On 26 June 2013, the US Supreme Court (the Court) in United States v Windsor, Executor of the estate of Spyer, et al., by a five to four majority, struck down as unconstitutional section 3 of the Defense of Marriage Act (DOMA), a federal law which defines marriage as excluding same-sex couples. The Court held that this amounted to a breach of the rights of same-sex married couples to equal liberty under the Fifth Amendment to the Constitution. The decision ensures that spouses who have lawfully entered into same-sex marriages are entitled to the same tax and other fiscal benefits as different-sex married couples.
The case was brought by Ms Windsor, the surviving spouse of a same-sex marriage with Ms Spyer. The couple’s marriage took place in Canada and was recognised in the State of New York. When Ms Spyer died in 2009 she left her entire estate to Ms Windsor. Ms Windsor was prevented from receiving the US federal estate tax exemption for surviving spouses because section 3 of DOMA defines “marriage” and “spouse” as excluding same-sex couples. Ms Windsor paid the tax but brought a claim seeking reimbursement, on the basis that section 3 violated the Fifth Amendment equal protection principles. While the case was pending, the Department of Justice decided not to defend the constitutionality of section 3 of DOMA but the Bipartisan Legal Advisory Group of the House of Representatives (BLAG) intervened in the litigation to do so.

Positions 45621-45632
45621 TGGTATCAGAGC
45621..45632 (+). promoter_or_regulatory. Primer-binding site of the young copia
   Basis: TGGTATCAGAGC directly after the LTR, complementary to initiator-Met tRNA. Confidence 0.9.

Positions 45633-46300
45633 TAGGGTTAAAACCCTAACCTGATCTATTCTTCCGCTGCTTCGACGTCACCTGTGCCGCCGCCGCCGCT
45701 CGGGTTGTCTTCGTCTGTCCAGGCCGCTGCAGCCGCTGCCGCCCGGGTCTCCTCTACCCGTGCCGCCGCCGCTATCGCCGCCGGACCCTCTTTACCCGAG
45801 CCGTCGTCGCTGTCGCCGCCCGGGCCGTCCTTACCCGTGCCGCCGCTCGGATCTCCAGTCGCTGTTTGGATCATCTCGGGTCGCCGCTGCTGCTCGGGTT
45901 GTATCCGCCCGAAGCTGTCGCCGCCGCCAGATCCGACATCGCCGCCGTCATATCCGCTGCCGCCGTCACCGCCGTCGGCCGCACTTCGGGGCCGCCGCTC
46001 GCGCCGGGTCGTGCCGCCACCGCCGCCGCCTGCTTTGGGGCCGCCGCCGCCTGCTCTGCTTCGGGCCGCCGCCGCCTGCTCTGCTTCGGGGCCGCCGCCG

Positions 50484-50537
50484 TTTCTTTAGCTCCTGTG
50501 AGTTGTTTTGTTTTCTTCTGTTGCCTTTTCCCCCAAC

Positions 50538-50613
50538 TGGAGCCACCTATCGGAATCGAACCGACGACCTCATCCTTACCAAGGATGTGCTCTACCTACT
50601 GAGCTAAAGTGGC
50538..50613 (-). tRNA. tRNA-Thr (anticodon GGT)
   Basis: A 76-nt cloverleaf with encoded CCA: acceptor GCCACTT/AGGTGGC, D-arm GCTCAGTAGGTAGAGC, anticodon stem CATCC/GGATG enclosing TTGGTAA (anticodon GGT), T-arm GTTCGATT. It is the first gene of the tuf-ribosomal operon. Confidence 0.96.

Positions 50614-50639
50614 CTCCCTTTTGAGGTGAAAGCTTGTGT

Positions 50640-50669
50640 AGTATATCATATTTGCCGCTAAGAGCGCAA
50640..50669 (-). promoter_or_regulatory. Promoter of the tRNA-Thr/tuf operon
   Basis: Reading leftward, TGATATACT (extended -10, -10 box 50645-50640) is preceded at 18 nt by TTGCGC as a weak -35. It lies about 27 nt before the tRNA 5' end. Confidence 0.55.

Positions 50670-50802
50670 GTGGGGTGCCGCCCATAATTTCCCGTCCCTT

The District Court ruled against the United States, finding section 3 of DOMA to be unconstitutional and ordering the Treasury to refund Windsor’s tax with interest, a decision which was then upheld by the Court of Appeals. The decision was appealed to the Supreme Court.
In a strong majority opinion the Court found that the principal purpose and effect of DOMA was to “demean those persons who are in a lawful same-sex marriage”, the very class of people that New York had sought to recognise and protect by giving them the right to marry. The Act identified and made unequal a “subset of state-sanctioned marriages”, and was both seeking to and in fact providing a disadvantage, separate status and stigma to those who entered into same-sex marriages. In so doing, DOMA violated “basic due process and equal protection principles applicable to the Federal Government” interfering with the equal dignity of same-sex marriages.
ERT welcomes the decision and hopes that individual states which have not yet done so will now take steps to legalise same-sex marriage.
To read ERT’s case summary click here
To read the US Supreme Court’s judgment click here